Festival celebrates Aussie cinema
CinefestOZ came to a close on Sunday after the region’s cinemas, wineries, small bars and galleries came alive to showcase the best in Australian filmmaking.
The 10th annual festival included premiere screenings, the Cinesnaps short film competition, IndigifestOZ Day, In Conversation events and side bar and community screenings over five days.
Australian feature film Ali’s Wedding was awarded the $100,000 film prize.
Directed by Jeffrey Walker, the comedy follows Ali — the son of a Muslim cleric — who finds himself caught between his duty to his family and following his heart. Ali’s wayward quest to please his father spirals out of control, leading to cataclysmic consequences.
Film jury chairman Scott Hicks said the decision to award the comedy the film prize was unanimous.
“Given the strength of the competition and robust deliberation it was a great surprise that when we took our first toll around the table, the jury choice was unanimous,” he said.
The next generation of aspiring young filmmakers was also encouraged to explore aspects of film throughout the festival, with South West students competing in the annual Cinesnaps short film competition.
About 23 short films were submitted to this year’s competition with a variety of interpretations of the theme, The Birthday Card. Seven short films were selected for screening in the finals, with Georgiana Molloy Anglican School and Cape Naturaliste College among the finalists vying for the prize.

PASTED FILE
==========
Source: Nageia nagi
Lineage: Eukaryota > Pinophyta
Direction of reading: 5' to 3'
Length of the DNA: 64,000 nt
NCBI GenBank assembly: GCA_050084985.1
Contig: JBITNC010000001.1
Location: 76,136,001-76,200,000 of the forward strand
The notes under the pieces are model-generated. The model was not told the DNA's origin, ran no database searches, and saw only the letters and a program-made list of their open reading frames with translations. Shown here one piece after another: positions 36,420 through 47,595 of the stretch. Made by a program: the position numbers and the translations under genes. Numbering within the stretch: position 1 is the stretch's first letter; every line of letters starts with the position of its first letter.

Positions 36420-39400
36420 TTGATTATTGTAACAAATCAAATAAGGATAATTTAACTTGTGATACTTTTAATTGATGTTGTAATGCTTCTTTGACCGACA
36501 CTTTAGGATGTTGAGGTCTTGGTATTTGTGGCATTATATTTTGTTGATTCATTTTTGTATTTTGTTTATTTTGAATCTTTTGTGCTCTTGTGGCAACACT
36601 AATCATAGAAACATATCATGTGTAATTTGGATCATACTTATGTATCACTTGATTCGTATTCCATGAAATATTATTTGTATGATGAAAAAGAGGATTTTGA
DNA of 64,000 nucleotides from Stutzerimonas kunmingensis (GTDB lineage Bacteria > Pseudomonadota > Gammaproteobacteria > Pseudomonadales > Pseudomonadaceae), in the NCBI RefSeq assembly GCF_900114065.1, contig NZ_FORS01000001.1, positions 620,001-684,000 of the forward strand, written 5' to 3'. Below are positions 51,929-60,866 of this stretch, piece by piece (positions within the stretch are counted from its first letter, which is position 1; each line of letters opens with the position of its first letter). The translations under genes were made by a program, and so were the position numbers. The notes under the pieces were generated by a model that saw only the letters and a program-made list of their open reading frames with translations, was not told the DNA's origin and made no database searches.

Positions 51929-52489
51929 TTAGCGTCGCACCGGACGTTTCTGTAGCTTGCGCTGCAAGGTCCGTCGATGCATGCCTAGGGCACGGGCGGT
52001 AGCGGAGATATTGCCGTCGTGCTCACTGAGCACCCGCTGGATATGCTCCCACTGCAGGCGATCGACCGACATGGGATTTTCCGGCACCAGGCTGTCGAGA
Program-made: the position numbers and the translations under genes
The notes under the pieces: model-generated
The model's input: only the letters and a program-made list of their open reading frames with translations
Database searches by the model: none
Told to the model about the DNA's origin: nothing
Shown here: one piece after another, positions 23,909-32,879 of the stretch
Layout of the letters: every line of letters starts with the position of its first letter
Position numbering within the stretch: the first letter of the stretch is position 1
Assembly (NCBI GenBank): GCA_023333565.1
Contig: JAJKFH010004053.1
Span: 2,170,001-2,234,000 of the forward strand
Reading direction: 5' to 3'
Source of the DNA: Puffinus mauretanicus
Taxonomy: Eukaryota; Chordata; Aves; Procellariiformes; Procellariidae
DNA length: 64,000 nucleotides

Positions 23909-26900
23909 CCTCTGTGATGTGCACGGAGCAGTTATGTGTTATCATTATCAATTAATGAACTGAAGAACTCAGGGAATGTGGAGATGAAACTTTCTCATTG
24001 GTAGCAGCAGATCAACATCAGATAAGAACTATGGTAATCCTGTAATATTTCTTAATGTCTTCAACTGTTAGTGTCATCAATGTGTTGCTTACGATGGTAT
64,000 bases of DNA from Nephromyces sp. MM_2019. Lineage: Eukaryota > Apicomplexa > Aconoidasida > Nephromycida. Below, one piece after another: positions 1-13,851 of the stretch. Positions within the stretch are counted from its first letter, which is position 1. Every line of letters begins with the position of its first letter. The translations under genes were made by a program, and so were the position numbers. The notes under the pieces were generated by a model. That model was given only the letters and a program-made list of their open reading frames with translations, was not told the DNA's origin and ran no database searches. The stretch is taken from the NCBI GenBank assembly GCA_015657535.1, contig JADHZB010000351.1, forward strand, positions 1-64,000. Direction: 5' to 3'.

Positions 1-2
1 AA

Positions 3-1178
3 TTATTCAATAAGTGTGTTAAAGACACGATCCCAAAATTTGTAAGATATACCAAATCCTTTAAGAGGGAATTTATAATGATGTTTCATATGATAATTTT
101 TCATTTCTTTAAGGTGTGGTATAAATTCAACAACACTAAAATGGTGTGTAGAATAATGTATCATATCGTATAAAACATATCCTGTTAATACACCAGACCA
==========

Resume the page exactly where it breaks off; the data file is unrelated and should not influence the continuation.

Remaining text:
However, Bunbury Cathedral Grammar School student James Forster took the top prize with his short film, Salt Water.
Cinesnaps patron Myles Pollard chaired the jury and was joined by director Rhiannon Bannenberg and actor Mark Coles Smith.
Saturday’s Gala Night presentation saw Hicks and actress Jacqueline McKenzie named this year’s Screen Legends.
Margaret River artist Tim Brown crafted the trophies for both the Film Prize and the Screen Legend award and said he hoped to emulate the beauty of the region.
“I wanted to avoid a trophy-looking trophy,” he said.
“They wanted something that was associated with the region so I thought something redolent of the ocean would be a good idea. I looked at the chance to do something standalone and my hope was it’d look something like nature rather than man-made.”
Culture and the Arts Minister David Templeman presented the awards and congratulated CinefestOZ on 10 years of celebrating Australian film.
“The festival has gone from strength to strength and is now an integral part of Western Australia’s extraordinary cultural tourism experiences,” he said.
The festival has gone from strength to strength and is now an integral part of (WA’s) . . . tourism experiences.
The Margaret River Cultural Centre hosted the WA premiere of The Butterfly Tree last Wednesday night.
The Foundation for Indigenous Sustainable Health dance troupe performed at IndigifestOZ.